EU reaches provisional deal on reopening borders — to fewer than 20 countries

EU diplomats Friday reached a provisional deal on the criteria to determine which non-EU counties to allow into the bloc when it opens its borders from July 1 — and the United States wouldn’t make the cut.

The diplomats decided to open up to countries that have a coronavirus infection rate that is equal to or lower than the EU average over the last two weeks per 100,000 inhabitants, three diplomats told POLITICO. In addition to the infection rate, Brussels will also evaluate if the trend has been increasing or decreasing, and look at a country’s handling of the epidemic and the reliability of data.

The first iteration of the list — which the Commission requested capitals finalize by July 1 — will include fewer than 20 countries, the diplomats said. The U.S. would not be on the list, one diplomat said.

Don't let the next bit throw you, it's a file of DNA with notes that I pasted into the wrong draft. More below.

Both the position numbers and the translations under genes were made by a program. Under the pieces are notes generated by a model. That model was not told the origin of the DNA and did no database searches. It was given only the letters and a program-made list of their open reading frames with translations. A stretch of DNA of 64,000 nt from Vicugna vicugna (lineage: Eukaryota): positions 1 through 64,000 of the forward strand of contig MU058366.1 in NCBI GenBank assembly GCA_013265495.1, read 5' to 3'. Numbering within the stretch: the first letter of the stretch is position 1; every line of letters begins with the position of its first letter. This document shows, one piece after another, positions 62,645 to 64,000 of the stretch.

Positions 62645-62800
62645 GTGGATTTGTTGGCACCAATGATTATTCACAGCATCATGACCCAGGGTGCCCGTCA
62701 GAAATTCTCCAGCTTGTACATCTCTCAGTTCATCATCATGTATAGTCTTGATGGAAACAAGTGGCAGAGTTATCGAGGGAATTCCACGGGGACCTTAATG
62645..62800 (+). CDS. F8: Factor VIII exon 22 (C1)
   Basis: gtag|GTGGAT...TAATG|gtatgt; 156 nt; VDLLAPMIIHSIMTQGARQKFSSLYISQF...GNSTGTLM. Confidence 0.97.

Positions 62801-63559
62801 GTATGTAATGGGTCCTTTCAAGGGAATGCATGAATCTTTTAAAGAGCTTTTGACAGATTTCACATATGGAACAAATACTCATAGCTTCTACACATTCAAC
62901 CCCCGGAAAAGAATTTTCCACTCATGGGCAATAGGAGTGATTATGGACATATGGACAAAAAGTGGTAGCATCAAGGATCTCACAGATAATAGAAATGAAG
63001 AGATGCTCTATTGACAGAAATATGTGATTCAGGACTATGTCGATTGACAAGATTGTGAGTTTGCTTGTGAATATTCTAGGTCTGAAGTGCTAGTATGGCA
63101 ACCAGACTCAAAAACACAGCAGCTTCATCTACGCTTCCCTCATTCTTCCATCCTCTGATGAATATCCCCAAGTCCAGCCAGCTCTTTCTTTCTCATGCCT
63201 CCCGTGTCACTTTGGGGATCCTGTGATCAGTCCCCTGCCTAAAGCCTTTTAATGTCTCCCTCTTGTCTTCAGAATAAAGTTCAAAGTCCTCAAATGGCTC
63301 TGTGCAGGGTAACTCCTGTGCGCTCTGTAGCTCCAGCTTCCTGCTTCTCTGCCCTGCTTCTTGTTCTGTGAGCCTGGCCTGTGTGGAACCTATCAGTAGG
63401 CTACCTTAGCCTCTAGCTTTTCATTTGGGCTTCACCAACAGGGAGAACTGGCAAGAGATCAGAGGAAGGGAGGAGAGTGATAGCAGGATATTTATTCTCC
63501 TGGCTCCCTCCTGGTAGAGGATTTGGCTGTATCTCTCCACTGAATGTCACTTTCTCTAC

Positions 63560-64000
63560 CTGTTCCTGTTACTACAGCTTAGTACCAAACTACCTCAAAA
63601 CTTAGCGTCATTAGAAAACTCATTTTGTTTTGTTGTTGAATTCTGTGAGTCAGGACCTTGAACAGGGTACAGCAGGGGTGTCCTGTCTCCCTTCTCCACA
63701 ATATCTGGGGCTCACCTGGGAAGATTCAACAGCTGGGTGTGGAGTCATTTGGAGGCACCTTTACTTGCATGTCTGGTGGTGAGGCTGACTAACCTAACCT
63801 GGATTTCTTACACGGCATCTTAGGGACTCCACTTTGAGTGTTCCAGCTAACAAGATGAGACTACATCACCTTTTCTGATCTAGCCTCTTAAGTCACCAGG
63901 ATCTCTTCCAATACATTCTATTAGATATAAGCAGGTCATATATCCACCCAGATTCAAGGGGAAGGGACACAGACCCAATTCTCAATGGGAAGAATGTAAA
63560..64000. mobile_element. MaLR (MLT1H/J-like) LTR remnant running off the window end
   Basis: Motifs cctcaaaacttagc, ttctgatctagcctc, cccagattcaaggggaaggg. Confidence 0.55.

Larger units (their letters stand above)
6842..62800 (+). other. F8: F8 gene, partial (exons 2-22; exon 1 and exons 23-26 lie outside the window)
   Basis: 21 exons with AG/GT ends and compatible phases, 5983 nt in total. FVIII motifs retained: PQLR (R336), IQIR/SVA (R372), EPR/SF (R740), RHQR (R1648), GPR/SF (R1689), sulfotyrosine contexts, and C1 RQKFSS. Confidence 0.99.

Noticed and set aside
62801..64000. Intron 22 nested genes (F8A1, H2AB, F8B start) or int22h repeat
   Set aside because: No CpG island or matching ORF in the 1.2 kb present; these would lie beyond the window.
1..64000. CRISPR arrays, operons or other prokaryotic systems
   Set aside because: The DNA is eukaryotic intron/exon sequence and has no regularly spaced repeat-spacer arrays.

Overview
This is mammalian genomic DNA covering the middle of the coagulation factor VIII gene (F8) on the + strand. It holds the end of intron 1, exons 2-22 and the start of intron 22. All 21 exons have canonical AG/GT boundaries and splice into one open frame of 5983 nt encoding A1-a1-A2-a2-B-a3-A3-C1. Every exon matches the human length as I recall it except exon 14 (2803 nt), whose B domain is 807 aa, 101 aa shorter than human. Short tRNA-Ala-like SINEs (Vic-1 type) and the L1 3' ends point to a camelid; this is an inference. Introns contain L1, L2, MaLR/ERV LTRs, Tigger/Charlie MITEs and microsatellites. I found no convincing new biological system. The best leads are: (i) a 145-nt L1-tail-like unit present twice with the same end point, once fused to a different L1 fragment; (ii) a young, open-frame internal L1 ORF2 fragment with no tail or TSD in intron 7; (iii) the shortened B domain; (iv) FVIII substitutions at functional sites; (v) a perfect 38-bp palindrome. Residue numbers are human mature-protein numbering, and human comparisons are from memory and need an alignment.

Washington is in talks with European capitals and the EU on how to reopen busy transatlantic routes, but it did not feature on two earlier provisional lists EU diplomats drew up, seen by POLITICO. The initial lists had 47 and 54 countries.

The final list will be updated every two weeks to account for developments, the diplomats agreed.

National capitals have the authority to decide which non-EU citizens to let in, but the bloc hopes a coordinated approach could help the Continent’s recovery.

EU countries can give their consent in writing from Saturday evening and the criteria will be adopted if a qualified minority does not object.

Jacopo Barigazzi and Lili Bayer contributed reporting.

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